Note: Normally the front office doesn’t promote nearly as much midseason promotions as I have projected. A lot of the call-ups are for former high round draft picks (Schmidt, Bush, etc…) and the front office has a slight sense of urgency in getting these players through the system and showing to the fans that the picks were not a mistake. (Also Matt Bush is on the 40 man roster so as not to be drafted in the Rule V)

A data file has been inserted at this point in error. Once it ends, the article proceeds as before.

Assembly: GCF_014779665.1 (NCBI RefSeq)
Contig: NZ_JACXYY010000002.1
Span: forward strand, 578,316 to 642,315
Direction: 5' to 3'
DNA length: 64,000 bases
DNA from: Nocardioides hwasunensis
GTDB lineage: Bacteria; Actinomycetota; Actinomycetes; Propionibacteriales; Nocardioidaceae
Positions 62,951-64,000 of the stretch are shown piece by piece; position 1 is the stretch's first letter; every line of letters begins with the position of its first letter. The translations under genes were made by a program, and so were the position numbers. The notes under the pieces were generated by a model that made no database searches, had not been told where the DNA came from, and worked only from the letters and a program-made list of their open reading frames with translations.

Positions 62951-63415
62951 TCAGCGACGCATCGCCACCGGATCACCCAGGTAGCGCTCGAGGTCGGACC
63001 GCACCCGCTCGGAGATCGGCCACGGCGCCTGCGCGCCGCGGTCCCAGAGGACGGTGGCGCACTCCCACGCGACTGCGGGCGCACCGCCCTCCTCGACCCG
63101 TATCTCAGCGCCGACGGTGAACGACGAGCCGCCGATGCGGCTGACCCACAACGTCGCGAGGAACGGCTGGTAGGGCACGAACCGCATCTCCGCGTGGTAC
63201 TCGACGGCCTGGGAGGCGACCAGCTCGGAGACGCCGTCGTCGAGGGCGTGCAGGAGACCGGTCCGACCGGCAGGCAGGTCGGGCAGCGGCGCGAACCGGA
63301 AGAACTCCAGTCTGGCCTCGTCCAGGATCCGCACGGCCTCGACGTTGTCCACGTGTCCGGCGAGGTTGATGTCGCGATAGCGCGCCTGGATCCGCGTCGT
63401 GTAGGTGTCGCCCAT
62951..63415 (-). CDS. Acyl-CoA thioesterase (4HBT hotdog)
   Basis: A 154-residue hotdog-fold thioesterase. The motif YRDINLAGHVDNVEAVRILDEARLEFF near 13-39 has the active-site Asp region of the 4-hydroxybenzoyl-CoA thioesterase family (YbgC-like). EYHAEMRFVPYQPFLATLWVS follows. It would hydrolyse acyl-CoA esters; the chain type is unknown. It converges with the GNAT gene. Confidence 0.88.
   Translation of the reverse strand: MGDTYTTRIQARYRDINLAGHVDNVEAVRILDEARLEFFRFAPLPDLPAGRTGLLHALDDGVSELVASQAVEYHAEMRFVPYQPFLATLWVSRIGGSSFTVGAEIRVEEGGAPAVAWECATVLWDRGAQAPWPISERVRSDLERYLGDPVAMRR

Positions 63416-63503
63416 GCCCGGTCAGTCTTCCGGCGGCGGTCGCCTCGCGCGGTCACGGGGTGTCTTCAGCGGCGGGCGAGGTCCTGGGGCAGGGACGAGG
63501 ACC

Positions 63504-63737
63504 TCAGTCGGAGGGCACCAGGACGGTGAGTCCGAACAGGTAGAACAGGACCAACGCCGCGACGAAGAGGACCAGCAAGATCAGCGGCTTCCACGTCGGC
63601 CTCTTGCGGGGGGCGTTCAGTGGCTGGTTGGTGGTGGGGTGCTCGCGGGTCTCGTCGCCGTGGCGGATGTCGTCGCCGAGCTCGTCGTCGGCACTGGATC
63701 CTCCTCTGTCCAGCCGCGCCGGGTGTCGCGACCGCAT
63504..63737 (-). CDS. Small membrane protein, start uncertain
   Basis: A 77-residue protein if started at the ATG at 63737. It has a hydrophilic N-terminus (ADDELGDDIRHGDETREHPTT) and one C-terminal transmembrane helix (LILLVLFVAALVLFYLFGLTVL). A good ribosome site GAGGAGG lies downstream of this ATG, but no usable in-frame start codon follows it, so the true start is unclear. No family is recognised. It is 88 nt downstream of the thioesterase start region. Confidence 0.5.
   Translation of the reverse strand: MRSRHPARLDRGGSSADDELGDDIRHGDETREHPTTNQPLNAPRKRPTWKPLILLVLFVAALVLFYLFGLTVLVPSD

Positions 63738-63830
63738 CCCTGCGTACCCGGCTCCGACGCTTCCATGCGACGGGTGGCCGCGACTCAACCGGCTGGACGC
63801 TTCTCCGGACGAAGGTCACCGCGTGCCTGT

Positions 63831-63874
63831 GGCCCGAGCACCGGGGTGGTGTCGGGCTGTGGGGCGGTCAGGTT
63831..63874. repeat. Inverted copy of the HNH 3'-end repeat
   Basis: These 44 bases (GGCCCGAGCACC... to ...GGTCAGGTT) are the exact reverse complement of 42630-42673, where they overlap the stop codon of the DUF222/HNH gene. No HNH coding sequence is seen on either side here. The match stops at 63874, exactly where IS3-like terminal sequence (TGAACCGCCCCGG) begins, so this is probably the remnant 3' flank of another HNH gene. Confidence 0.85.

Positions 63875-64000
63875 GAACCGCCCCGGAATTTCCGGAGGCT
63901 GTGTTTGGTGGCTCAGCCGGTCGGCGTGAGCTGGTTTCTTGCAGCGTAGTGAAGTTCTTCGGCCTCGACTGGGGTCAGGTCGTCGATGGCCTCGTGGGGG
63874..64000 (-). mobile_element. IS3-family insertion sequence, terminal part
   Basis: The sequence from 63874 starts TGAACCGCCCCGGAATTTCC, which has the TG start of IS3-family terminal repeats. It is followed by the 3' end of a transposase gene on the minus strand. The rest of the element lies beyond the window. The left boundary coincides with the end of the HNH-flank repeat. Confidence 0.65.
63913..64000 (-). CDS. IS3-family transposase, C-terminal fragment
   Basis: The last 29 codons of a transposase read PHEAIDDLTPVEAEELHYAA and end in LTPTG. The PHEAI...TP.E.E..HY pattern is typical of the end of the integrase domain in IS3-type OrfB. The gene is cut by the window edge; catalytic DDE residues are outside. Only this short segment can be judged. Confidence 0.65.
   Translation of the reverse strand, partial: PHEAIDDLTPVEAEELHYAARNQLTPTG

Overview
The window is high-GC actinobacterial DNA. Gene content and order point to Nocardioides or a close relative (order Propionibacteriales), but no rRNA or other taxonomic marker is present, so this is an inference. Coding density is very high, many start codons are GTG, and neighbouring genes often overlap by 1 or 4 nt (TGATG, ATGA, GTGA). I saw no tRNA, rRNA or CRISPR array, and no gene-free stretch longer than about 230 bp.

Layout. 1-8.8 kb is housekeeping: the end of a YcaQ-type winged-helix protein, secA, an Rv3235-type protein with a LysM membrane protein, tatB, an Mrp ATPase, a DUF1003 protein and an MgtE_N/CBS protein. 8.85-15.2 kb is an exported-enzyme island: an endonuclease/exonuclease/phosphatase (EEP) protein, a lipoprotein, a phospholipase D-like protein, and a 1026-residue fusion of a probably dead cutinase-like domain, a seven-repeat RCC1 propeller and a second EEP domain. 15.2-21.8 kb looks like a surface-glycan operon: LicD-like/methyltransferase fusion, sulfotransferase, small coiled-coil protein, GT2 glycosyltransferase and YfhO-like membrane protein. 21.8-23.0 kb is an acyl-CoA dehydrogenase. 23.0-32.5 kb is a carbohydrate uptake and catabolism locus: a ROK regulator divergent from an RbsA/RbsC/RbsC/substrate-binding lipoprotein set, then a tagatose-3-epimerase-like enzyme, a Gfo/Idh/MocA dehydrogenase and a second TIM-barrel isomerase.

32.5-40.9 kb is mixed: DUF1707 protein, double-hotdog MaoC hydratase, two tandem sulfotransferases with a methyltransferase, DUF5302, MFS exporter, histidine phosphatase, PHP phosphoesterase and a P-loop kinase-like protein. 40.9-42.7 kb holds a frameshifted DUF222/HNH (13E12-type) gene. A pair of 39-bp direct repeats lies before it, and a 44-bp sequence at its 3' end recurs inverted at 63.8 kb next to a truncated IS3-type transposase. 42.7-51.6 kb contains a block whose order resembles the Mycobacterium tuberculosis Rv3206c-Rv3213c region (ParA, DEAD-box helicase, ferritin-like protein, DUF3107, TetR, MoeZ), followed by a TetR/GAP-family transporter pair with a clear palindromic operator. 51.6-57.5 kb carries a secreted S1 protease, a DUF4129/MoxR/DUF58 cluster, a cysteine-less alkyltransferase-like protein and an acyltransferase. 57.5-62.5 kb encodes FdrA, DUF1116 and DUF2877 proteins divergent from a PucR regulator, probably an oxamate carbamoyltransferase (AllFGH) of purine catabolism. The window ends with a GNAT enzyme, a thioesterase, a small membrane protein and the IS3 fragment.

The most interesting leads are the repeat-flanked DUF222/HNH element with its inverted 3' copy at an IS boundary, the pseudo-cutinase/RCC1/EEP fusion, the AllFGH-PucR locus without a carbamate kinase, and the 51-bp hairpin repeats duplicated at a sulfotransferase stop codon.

Ben Davey covers the San Diego minor league system for Friar Forecast, a website that takes a sabermetric approach to the team. He takes a slightly different approach from his colleagues on Friar Forecast in that he attempts to blend statistics and traditional scouting to predict who could be the next big thing for the Padres.